After the city of Chicago on Monday filed a lawsuit against the Justice Department over its new policy of withholding grant money from sanctuary cities, Attorney General Jeff Sessions lashed out at the city in a statement.
Sessions began by blasting the city of Chicago for “an open hostility” for enforcing laws.
“To a degree perhaps unsurpassed by any other jurisdiction, the political leadership of Chicago has chosen deliberately and intentionally to adopt a policy that obstructs this country’s lawful immigration system. They have demonstrated an open hostility to enforcing laws designed to protect law enforcement — Federal, state, and local — and reduce crime, and instead have adopted an official policy of protecting criminal aliens who prey on their own residents,” Sessions said in the statement. “This is astounding given the unprecedented violent crime surge in Chicago, with the number of murders in 2016 surpassing both New York and Los Angeles combined.”
Sessions then indicated that he will not be deterred by lawsuits.
“The Mayor complains that the federal government’s focus on enforcing the law would require a ‘reordering of law enforcement practice in Chicago.’ But that’s just what Chicago needs: a recommitment to the rule of law and to policies that rollback the culture of lawlessness that has beset the city,” he said. “This administration will not simply give away grant dollars to city governments that proudly violate the rule of law and protect criminal aliens at the expense of public safety. So it’s this simple: Comply with the law or forego taxpayer dollars.”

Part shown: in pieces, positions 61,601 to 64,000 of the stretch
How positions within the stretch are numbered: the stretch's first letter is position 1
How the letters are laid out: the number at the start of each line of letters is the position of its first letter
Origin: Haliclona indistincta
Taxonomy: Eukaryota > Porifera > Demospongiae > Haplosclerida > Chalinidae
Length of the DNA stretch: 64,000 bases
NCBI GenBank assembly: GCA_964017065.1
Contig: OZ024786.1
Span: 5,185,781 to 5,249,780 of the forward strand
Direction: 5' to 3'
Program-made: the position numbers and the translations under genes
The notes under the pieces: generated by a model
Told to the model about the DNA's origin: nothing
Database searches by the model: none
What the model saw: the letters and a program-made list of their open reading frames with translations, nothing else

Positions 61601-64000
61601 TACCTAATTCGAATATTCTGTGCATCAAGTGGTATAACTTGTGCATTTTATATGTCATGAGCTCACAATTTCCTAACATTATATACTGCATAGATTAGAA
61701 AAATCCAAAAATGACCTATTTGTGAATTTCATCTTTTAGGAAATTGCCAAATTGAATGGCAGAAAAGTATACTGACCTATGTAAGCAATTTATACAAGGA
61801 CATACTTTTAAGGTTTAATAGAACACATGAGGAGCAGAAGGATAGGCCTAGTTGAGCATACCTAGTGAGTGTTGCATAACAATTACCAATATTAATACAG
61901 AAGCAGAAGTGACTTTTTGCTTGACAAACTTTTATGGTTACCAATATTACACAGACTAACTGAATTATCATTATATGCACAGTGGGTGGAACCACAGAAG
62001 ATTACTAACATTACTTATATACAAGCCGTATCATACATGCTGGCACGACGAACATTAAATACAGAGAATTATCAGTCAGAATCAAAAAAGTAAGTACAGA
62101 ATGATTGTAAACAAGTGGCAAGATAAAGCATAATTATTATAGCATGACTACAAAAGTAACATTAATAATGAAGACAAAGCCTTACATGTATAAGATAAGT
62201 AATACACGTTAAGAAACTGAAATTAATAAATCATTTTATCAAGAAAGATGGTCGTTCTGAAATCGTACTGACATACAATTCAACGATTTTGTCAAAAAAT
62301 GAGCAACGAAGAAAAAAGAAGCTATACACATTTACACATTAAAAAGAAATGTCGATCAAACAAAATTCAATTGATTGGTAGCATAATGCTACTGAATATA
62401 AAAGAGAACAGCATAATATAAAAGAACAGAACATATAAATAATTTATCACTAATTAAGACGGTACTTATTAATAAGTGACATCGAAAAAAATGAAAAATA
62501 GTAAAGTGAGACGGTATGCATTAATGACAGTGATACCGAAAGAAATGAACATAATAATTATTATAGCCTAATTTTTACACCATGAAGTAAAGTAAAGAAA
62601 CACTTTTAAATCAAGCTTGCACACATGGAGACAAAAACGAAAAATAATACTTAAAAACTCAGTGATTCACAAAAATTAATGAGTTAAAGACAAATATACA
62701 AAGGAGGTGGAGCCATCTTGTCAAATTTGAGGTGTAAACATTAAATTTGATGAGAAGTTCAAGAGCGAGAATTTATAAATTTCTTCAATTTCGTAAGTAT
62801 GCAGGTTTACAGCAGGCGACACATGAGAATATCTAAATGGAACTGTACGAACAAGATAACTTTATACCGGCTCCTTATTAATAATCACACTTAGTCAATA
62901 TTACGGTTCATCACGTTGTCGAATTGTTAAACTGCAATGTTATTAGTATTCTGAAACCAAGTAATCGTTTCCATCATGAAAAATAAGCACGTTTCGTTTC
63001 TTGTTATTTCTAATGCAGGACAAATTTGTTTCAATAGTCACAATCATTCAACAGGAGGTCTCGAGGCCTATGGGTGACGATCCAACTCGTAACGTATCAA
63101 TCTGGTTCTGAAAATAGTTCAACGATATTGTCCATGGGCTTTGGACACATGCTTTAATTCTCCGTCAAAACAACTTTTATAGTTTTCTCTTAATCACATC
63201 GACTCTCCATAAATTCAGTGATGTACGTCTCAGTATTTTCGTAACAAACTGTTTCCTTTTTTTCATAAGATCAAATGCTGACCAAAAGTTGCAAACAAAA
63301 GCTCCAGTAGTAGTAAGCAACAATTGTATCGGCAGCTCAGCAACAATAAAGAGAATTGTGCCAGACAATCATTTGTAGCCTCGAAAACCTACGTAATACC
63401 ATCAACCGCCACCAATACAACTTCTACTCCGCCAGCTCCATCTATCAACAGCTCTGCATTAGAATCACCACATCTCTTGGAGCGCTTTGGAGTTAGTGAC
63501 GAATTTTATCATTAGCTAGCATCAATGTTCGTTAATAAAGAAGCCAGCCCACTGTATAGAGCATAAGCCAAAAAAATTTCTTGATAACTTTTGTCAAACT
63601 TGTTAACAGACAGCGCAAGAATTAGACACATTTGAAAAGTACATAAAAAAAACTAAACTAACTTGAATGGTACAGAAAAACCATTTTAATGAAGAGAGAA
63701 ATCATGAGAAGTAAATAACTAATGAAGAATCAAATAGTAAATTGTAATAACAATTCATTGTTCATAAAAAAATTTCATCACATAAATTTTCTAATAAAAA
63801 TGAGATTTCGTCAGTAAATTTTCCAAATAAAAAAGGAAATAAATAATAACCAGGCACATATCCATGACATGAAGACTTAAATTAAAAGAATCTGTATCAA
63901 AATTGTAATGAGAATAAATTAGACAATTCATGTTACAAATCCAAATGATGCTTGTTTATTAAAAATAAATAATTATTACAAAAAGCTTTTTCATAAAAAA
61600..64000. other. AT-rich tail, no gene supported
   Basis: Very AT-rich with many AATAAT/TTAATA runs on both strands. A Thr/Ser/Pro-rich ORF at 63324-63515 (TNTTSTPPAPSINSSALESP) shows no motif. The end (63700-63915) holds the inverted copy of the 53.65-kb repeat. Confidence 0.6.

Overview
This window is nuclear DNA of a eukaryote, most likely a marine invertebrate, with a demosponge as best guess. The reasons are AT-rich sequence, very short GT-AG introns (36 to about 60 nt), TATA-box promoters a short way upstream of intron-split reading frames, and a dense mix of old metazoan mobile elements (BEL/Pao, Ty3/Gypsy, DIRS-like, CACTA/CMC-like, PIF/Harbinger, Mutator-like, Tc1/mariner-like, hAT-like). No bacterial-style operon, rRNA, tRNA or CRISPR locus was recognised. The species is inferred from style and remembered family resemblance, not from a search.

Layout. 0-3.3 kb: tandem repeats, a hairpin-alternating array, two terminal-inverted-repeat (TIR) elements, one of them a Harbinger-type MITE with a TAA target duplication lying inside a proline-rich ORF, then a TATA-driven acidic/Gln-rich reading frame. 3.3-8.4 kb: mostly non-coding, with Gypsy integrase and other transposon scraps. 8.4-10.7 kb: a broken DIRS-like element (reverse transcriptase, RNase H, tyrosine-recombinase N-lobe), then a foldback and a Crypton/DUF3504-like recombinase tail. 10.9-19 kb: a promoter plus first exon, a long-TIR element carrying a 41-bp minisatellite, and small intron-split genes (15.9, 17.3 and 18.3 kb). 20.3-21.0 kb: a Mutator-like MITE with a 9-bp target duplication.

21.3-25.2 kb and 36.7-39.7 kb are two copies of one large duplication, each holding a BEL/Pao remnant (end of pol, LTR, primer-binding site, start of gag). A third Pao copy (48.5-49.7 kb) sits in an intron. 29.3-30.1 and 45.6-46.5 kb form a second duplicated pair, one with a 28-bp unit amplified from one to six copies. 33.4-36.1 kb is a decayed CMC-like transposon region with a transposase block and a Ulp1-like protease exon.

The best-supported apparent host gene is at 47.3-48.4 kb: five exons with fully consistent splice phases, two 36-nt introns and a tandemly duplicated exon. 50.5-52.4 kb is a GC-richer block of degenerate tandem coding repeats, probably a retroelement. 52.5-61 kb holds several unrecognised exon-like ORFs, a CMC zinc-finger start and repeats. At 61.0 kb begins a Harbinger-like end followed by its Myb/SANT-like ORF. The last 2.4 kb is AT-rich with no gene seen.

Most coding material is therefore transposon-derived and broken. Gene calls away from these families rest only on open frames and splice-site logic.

In July, Sessions announced that the Justice Department would withhold certain grant money from cities unless they give federal law enforcement access to local prisons and give the federal a heads up when they are going to release an undocumented immigrant from jail.
Chicago Mayor Rahm Emanuel announced on Sunday that he would sue the federal government over the new DOJ policy, arguing that it’s unconstitutional.
“Chicago will not be blackmailed into changing our values, and we are and will remain a welcoming city,” he said at a press conference. “The federal government should be working with cities to provide necessary resources to improve public safety, not concocting new schemes to reduce our crime-fighting resources.”